Fitch Ratings has said that it believes American Tower Corporation’s (AMT) planned tower acquisitions in Brazil and Nigeria will have a minimal effect on its credit profile, given plans to finance the transactions within its leverage targets.
AMT plans to acquire two tower portfolios in Brazil from TIM Celular. The total value of the TIM transaction is approximately $1.2 billion at current exchange rates. The first portfolio consists of approximately 5,240 towers and the second portfolio consists of approximately 1,240 towers. The second portfolio is subject to certain third-party preemptive acquisition rights. The acquisitions will add substantially to AMT’s Brazilian tower portfolio. AMT anticipates upon closing that the acquired towers will generate approximately $171 million in annual run rate revenues and $75 million in gross margin. The transaction is expected to close in mid-2015.
In Nigeria, AMT plans to acquire more than 4,800 towers from a subsidiary of Bharti Airtel Limited (Airtel) for approximately $1.05 billion in consideration. The Airtel acquisition is also expected to close in mid-2015. The acquisition represents AMT’s launch of operations in Nigeria.
AMT has not disclosed financing plans regarding the transactions; however, the company has stated it will finance the transactions in a manner consistent with its current leverage targets. Fitch expects AMT to get back to within the high end of its 3x to 5x net leverage target to approximately 5x, on a run rate basis, by early 2015.
Key Ratings Drivers
The ratings and Outlook reflect Fitch’s expectations that AMT remains on the path to delever to levels established upon its October 2013 acquisition of MIP Tower Holdings LLC – the parent of Global Tower Partners (GTP) for $4.8 billion (including assumed debt). Owing to debt level expectations at the end of 2014, combined with EBITDA as a result of acquisitions in 2013 and 2014 and the continued strong performance of its legacy tower business, Fitch expects the company to remain on a path to reduce quarterly run-rate net leverage to approximately 5x by early 2015.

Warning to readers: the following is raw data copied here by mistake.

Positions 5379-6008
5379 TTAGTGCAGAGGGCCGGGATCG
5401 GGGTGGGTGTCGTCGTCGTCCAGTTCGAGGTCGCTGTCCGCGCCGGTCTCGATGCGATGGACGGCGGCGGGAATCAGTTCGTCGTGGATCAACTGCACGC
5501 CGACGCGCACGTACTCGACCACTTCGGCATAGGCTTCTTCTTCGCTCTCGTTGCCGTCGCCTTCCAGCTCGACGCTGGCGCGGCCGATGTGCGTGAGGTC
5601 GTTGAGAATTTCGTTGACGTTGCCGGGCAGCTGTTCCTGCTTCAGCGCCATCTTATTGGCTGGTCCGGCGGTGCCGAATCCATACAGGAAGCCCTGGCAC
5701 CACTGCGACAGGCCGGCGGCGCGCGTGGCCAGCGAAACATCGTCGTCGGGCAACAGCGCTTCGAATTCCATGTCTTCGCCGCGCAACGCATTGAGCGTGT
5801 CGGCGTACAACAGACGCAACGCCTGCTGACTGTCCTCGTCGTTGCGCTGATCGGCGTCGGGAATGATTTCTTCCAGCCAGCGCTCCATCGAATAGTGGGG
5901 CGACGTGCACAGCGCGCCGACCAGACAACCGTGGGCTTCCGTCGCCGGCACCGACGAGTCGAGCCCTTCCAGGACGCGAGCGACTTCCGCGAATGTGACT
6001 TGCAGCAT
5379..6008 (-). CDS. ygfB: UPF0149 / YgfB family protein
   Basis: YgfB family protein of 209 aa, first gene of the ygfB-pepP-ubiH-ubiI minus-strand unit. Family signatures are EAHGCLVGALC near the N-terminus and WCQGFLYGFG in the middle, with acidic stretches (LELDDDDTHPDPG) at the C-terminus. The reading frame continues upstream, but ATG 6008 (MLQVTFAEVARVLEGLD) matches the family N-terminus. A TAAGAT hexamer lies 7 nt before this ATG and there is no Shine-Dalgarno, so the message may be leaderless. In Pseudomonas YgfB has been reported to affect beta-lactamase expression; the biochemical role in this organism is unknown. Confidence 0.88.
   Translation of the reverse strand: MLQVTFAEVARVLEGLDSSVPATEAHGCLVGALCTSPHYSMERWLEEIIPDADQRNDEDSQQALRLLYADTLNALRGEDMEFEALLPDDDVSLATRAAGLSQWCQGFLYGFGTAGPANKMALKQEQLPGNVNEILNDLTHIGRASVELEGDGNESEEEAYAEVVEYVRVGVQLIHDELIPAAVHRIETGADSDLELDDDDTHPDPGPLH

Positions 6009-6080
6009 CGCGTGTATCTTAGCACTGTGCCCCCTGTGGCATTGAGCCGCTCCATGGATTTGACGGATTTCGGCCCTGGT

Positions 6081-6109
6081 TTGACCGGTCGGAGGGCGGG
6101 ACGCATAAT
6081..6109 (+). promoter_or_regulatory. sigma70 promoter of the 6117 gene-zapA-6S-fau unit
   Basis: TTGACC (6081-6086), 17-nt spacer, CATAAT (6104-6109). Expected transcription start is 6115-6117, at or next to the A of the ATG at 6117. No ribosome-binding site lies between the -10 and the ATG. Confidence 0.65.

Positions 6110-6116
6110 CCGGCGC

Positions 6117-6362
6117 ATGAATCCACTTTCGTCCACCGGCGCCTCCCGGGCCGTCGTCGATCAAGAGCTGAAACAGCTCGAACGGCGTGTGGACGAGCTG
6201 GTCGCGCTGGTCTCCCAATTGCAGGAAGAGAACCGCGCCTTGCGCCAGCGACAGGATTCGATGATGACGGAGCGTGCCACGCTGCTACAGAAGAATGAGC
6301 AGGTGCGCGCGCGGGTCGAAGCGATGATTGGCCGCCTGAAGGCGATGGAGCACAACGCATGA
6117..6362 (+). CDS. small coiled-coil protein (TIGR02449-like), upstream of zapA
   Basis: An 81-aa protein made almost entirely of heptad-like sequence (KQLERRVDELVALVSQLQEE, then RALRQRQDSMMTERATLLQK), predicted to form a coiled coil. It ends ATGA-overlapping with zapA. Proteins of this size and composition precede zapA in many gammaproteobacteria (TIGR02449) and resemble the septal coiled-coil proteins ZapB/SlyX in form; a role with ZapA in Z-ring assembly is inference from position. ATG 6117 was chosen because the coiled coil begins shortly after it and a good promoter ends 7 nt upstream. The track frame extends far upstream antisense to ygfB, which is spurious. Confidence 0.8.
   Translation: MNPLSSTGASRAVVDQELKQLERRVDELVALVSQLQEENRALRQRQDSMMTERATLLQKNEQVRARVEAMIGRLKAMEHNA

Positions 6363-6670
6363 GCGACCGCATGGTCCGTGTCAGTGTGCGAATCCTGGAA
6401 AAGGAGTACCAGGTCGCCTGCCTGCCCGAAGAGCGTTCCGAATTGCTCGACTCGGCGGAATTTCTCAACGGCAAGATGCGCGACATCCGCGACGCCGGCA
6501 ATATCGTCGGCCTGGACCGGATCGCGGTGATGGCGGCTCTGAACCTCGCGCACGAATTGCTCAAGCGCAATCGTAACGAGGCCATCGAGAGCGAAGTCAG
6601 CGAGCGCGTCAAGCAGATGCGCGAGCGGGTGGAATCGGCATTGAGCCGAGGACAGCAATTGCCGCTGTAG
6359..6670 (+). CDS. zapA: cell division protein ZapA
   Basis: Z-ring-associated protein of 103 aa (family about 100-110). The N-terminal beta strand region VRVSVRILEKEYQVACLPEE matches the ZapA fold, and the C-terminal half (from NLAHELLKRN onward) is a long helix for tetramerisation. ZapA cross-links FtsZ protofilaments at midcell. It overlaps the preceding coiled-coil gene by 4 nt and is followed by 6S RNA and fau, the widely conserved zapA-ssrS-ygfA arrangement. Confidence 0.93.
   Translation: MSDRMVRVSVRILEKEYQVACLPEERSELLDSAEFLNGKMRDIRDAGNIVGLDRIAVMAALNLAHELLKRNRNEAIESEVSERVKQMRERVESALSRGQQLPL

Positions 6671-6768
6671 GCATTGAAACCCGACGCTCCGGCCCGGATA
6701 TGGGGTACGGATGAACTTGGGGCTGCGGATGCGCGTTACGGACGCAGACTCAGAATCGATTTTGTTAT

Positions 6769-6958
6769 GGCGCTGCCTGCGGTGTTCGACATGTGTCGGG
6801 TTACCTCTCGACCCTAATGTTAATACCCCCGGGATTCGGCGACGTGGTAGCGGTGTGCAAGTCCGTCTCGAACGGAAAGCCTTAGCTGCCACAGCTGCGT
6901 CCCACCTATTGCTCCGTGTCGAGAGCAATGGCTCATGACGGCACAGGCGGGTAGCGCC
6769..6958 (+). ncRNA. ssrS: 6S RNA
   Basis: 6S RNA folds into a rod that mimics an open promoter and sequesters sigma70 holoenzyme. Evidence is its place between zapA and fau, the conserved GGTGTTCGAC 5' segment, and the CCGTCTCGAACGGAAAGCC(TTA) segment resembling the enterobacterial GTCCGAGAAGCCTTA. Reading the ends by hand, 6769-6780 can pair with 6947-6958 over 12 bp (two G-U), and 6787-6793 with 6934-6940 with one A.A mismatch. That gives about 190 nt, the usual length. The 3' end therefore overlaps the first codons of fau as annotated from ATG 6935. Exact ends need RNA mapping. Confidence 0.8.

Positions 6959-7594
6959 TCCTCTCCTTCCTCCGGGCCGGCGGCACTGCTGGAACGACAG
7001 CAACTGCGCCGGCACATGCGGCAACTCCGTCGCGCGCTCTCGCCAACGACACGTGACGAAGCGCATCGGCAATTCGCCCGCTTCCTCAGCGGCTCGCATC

Fitch believes the May 2014 issuance of the mandatory convertible preferred stock (net proceeds of approximately $583 million) signals the company’s intent to get back to the high end of its 3x to 5x net leverage target by early 2015.
Tower revenues are predictable, and contractual escalators combined with strong prospects for additional business provide for growth. Revenues are generated primarily from non-cancellable long-term lease contracts with national wireless operators, several of which are investment-grade. AMT, and the tower industry as a whole, are benefiting from wireless carriers expanding their fourth generation (4G) networks to supply rapidly growing demand for mobile broadband services. Similar trends are occurring internationally, with wireless data services at an earlier stage of development than in the U.S.
U.S. wireless consolidation is not expected to have a material effect on AMT’s operations. Revenue growth from continued lease activity (supported by wireless data growth) and contractual escalators in the U.S. market will more than offset the relatively modest losses that may occur over time due to consolidation.
In Fitch’s opinion, AMT has a strong liquidity position supported by its free cash flow (FCF), cash on hand, and availability on its revolving credit facilities. Operationally, cash flow generation should remain strong. For the latest 12 months (LTM) ending Sept. 30, 2014, FCF (cash provided by operating activities less capital spending and dividends) was approximately $525 million. As of Sept. 30, 2014, cash on hand approximated $296 million and unused revolver capacity was approximately $3.1 billion. Of the cash balance, approximately $218 million was held by foreign subsidiaries.
AMT has two revolving credit facilities: a $1.5 billion, multi-currency facility due in January 2020 and a $2 billion RCF due in June 2018. The principal financial covenants limit total debt-to-adjusted EBITDA (as defined in the agreements) to no more than 6.0x, and senior secured debt-to-adjusted EBITDA to 3.0x for the company and its subsidiaries. If debt ratings are below a specified level at the end of any fiscal quarter, the ratio of adjusted EBITDA to interest expense must be no less than 2.5x for as long as the ratings are below the specified level. The next material maturities are in 2015 and total approximately $0.9 billion.